I went to the Estonian National Museum to read more on the topic. Having a Goblin was not only fun and games. At some point, Goblin always turned against his master and then there was no escape for anybody. To get a Goblin, you had to contact supernatural powers and the master always hoped that, at the decisive moment, he could outwit the Devil. Sometimes, he succeeded, but oftentimes there were so many catches related to the deal that the person could not handle it anymore. Nowadays, you can interpret the Devil as you please, even as a credit card.
When I was reading these stories at the museum, it seemed to me that the human nature would never change: all these mishaps and events keep occurring. Even the stupid and greedy master still exists. Only the figure of Goblin changes in time; it is no longer a creature made out of a broom.
What was it about this topic that inspired you to create costumes?
As a costume designer, I have always found inspiration from national costumes. As I was born in Viljandi and my grandfather was born in Tarvastu near Tinnikuru, the national costume of Mulgimaa is very close to my heart. Even if you cannot see all the folds and cuttings from the audience, I did use cuttings that are characteristic to folk costumes, in order to make the costumes look more authentic. However, I had to make some sacrifices bearing in mind the specific features of dancing and practicality.
I was very happy to be working with this production, as The Goblin is a very significant work in the history of the Estonian ballet and theatre; at the same time, I felt great respect, as the previous designers who have been working with this ballet, have been great names − Mari-Liis Küla and Aime Unt. Now, I have to tread in their footsteps. As the performance is minimalistic and contemporary, the costumes need to be in harmony with the choreographer’s vision and the stage design.
We also know that on March 9th, 1944, at the sixth performance of The Goblin, the theatre was hit by a bomb and the building burnt down. There is an actual link with this for me, as when I was studying at the university, Pille Epner, a friend of mine, told me that her great uncle Boris Blinov danced the part of Goblin that night and was running down the burning streets wearing the costume of Goblin. There is a certain amount of superstition related to the story.
Madis Nurms, set designer
Who is Goblin?
Goblin is the embodiment of human greed and envy − he is the concentration of our vices that has started to lead a life of its own.
What was it about this topic that inspired you to create the sets?
The main foundation of the design is our rich cultural heritage; folklore, folk tales, Tubin’s music, indirectly also works by Jüri Arrak and Priit Pärn.
A small business. The Master of the business is not pleased with the results − productivity is low and income small. Suddenly, the Devil appears before the Master, luring him with gold and fortune. The Master is ready to do anything in the name of money and promises three drops of blood and his soul to the Devil. Thus, the Devil crafts him a Goblin, who is to haul money and fortune to the Master.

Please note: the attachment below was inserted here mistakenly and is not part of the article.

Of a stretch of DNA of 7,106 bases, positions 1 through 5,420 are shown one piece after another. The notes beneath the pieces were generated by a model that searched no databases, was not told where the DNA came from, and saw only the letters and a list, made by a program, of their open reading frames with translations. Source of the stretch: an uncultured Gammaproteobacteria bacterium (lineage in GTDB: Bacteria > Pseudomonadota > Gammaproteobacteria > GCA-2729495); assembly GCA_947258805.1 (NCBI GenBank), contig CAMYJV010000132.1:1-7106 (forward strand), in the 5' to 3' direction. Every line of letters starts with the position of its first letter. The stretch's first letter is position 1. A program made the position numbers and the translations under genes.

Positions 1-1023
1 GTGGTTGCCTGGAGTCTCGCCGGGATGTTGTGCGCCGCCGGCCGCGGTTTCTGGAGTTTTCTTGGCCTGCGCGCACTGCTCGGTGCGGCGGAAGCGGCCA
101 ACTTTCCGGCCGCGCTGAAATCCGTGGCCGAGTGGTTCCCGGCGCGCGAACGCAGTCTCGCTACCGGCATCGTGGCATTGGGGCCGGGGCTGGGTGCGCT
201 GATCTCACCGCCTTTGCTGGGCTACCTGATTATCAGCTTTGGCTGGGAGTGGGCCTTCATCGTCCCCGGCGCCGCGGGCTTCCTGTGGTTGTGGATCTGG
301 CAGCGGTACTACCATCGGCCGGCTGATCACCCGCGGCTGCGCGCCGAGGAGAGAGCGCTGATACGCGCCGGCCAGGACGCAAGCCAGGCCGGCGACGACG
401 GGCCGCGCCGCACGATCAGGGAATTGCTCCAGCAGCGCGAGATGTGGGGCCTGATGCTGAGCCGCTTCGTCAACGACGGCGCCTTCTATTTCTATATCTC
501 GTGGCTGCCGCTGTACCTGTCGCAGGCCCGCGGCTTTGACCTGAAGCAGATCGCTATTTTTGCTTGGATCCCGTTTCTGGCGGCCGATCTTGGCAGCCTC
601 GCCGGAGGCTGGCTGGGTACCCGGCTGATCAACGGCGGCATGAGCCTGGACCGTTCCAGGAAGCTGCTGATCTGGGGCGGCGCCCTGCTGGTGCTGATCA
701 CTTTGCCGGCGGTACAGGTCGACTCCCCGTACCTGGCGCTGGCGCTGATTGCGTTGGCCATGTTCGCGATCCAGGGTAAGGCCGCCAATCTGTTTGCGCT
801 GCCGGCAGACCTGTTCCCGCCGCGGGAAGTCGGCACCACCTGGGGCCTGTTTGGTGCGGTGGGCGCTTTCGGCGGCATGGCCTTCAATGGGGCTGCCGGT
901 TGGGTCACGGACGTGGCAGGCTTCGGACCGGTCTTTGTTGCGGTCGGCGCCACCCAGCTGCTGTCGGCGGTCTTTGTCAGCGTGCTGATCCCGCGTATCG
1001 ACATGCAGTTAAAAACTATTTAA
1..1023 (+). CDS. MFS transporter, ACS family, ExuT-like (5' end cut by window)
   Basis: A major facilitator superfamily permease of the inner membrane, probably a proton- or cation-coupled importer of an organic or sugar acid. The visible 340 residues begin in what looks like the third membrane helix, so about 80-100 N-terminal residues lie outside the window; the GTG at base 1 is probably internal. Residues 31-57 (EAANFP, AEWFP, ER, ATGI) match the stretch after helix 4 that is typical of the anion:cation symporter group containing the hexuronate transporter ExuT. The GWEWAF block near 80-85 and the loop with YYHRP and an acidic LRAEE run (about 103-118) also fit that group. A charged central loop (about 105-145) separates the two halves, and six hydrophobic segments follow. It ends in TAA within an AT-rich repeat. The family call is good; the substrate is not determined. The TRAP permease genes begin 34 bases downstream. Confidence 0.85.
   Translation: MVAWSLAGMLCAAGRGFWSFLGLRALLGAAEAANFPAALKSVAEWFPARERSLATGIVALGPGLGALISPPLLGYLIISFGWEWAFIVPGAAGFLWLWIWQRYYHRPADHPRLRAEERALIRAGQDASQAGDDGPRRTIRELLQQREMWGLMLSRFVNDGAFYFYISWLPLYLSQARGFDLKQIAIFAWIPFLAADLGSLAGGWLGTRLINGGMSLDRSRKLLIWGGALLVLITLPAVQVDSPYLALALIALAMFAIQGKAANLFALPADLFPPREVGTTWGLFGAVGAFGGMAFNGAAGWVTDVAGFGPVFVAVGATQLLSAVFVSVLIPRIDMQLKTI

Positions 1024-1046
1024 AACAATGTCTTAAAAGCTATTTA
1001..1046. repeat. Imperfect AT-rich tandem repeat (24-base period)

Cafeteria. The Servant expresses his love to the Daughter of the House. The Master sees them together and forbids them from seeing each other, because the young man is too poor to make a worthy suitor for his daughter. The Daughter, who cannot deny her feelings for the Servant, disregards her father’s prohibition.
On his way home in the evening, the Servant sees the Master with a strange companion. He witnesses a money transaction with the Goblin and understands it is a swindle. The Goblin notices the Servant and storms to attack him, but the Servant gets away. It is clear to him that something suspicious is going on at the Master’s business.
The Daughter and the Servant are among other young people enjoying a night off. The Goblin, who is back from his looting trip, passes by the merrymakers. The Servant uncovers the Goblin’s actions and people start hassling the Goblin. The Goblin decides to take his revenge on the Master, who failed to protect him. On the next day, the Goblin sets fire on the business. Workers flee from the burning building. At the same time, the Master loses his money gambling at the casino and demands more and more from the Goblin. The Goblin is fed up with the Master’s voraciousness and lets the Master’s greed destroy him.
The roots of the Estonian National Opera go back to 1865, when the song and drama society Estonia was founded. In 1906, the society became the basis for a professional theatre. The ballet troupe began regular work in 1926, but the first full-length ballet, Coppélia by Delibes was performed in 1922 already. Since 1998, the theatre is officially named the Estonian National Opera. Estonian National Ballet that operates under Estonian National Opera was founded in 2010, employing approximately 60 dancers, being the country’s largest ballet company. Young choreographers are constantly enriching its repertoire of standard favourites with contemporary pieces and occasional avant-garde projects. The artistic director and chief conductor is Vello Pähn, the artistic director of the Estonian National Ballet is Thomas Edur and the general manager is Aivar Mäe.
The theatre’s repertoire includes classical and contemporary operas, ballets, operettas and musicals. In addition, different concerts and children’s performances are delivered and compositions of Estonian origin staged. Estonian National Opera is a repertory theatre, giving 350 performances and concerts a year, being famous for its tradition of annual concert performances of rarely staged operas, such as Alfredo Catalani’s La Wally (2007), Verdi’s Simon Boccanegra (2008), Rossini’s Guillaume Tell (2009), Bizet’s Les pêcheurs de perles (2010), Bellini’s I Capuleti e i Montecchi (2010), Rimsky-Korsakov’s The Tsar’s Bride (2011) and Snegurochka (2014), as well as Der Rosenkavalier by Strauss and Gounod’s Roméo et Juliette (2013).